Sarah Lucas (1962-) was one of the later members of the Young British Artists recognized in the 1990s for her extraordinary subject matter. Her work was sexual and blurred masculinity and femininity; Lucas declared she liked androgyny. She was born in London and studied art at different colleges before graduating from Goldsmiths College with her degree in Fine Art. Lucas' work was part of the early Freeze exhibition and was considered one of the more shocking members of the group. She experimented with materials and images, including making a toilet with cigarettes. Lucas used found materials she manipulated and altered. She applied some odder materials like fruit or vegetables to portray body parts. Lucas' work was based on everyday objects to depict her exploration of sexual ambiguity and how something familiar or strange brings a disorienting tension.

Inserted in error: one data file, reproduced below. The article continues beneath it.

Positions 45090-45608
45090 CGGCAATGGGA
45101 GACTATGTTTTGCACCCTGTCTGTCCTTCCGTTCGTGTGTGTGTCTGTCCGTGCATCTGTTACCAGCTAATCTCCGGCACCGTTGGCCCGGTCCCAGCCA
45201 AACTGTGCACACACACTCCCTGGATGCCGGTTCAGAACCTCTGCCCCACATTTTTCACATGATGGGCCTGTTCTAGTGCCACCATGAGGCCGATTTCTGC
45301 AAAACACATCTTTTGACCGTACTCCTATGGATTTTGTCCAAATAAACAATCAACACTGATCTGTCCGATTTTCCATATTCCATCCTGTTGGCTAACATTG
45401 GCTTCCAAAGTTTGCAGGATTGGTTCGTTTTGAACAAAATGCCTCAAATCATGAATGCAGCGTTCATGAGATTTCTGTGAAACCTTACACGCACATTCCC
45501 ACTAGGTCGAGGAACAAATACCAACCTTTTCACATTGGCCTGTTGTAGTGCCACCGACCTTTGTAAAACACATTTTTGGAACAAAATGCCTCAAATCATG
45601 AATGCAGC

a pair of nylons held up with suspenders, coat hanger and a pair of boots
    Figure \(\PageIndex{4}\): Oh! Soldier (2005, braces, wire hanger, cast concrete army boots, nylon stockings, 193 x 45.7 x 27.9 cm) (CC BY-NC-ND 2.0)
    Nylons stuffed to look like breasts sitting on a chair
    Figure \(\PageIndex{5}\): Titti Doris (2015, tights, fluff, chair, shoes, 82 x 90 x 90 cm)(CC BY-NC 2.0)